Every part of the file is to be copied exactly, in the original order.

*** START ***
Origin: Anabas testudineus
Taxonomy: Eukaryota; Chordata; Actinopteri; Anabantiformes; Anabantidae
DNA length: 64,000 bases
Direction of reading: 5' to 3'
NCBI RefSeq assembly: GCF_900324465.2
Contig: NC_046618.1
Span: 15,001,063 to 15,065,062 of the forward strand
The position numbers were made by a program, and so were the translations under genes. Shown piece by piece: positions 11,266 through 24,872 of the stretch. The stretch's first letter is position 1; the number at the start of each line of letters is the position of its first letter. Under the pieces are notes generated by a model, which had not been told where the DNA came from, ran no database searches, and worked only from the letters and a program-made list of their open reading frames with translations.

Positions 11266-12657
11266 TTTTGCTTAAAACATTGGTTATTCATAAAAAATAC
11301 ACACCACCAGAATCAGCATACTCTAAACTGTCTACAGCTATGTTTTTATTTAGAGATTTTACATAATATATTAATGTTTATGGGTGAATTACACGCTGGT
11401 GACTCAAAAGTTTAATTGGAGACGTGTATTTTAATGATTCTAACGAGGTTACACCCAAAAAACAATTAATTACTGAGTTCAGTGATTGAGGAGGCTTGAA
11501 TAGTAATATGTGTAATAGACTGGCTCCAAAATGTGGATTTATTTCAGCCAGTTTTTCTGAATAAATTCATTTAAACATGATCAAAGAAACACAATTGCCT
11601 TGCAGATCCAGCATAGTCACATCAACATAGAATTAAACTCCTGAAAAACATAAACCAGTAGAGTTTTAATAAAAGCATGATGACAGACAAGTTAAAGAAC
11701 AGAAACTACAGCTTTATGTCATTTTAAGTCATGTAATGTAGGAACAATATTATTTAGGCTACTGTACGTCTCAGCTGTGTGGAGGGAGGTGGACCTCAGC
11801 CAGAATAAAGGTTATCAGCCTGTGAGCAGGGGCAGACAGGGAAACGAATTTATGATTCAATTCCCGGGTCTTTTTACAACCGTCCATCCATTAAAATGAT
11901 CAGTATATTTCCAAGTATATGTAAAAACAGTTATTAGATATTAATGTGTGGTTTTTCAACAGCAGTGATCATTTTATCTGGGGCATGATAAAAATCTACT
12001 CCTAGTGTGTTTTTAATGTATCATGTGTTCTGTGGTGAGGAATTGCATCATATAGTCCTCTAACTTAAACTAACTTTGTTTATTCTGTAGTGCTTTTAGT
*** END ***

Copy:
Origin: Anabas testudineus
Taxonomy: Eukaryota; Chordata; Actinopteri; Anabantiformes; Anabantidae
DNA length: 64,000 bases
Direction of reading: 5' to 3'
NCBI RefSeq assembly: GCF_900324465.2
Contig: NC_046618.1
Span: 15,001,063 to 15,065,062 of the forward strand
The position numbers were made by a program, and so were the translations under genes. Shown piece by piece: positions 11,266 through 24,872 of the stretch. The stretch's first letter is position 1; the number at the start of each line of letters is the position of its first letter. Under the pieces are notes generated by a model, which had not been told where the DNA came from, ran no database searches, and worked only from the letters and a program-made list of their open reading frames with translations.

Positions 11266-12657
11266 TTTTGCTTAAAACATTGGTTATTCATAAAAAATAC
11301 ACACCACCAGAATCAGCATACTCTAAACTGTCTACAGCTATGTTTTTATTTAGAGATTTTACATAATATATTAATGTTTATGGGTGAATTACACGCTGGT
11401 GACTCAAAAGTTTAATTGGAGACGTGTATTTTAATGATTCTAACGAGGTTACACCCAAAAAACAATTAATTACTGAGTTCAGTGATTGAGGAGGCTTGAA
11501 TAGTAATATGTGTAATAGACTGGCTCCAAAATGTGGATTTATTTCAGCCAGTTTTTCTGAATAAATTCATTTAAACATGATCAAAGAAACACAATTGCCT
11601 TGCAGATCCAGCATAGTCACATCAACATAGAATTAAACTCCTGAAAAACATAAACCAGTAGAGTTTTAATAAAAGCATGATGACAGACAAGTTAAAGAAC
11701 AGAAACTACAGCTTTATGTCATTTTAAGTCATGTAATGTAGGAACAATATTATTTAGGCTACTGTACGTCTCAGCTGTGTGGAGGGAGGTGGACCTCAGC
11801 CAGAATAAAGGTTATCAGCCTGTGAGCAGGGGCAGACAGGGAAACGAATTTATGATTCAATTCCCGGGTCTTTTTACAACCGTCCATCCATTAAAATGAT
11901 CAGTATATTTCCAAGTATATGTAAAAACAGTTATTAGATATTAATGTGTGGTTTTTCAACAGCAGTGATCATTTTATCTGGGGCATGATAAAAATCTACT
12001 CCTAGTGTGTTTTTAATGTATCATGTGTTCTGTGGTGAGGAATTGCATCATATAGTCCTCTAACTTAAACTAACTTTGTTTATTCTGTAGTGCTTTTAGT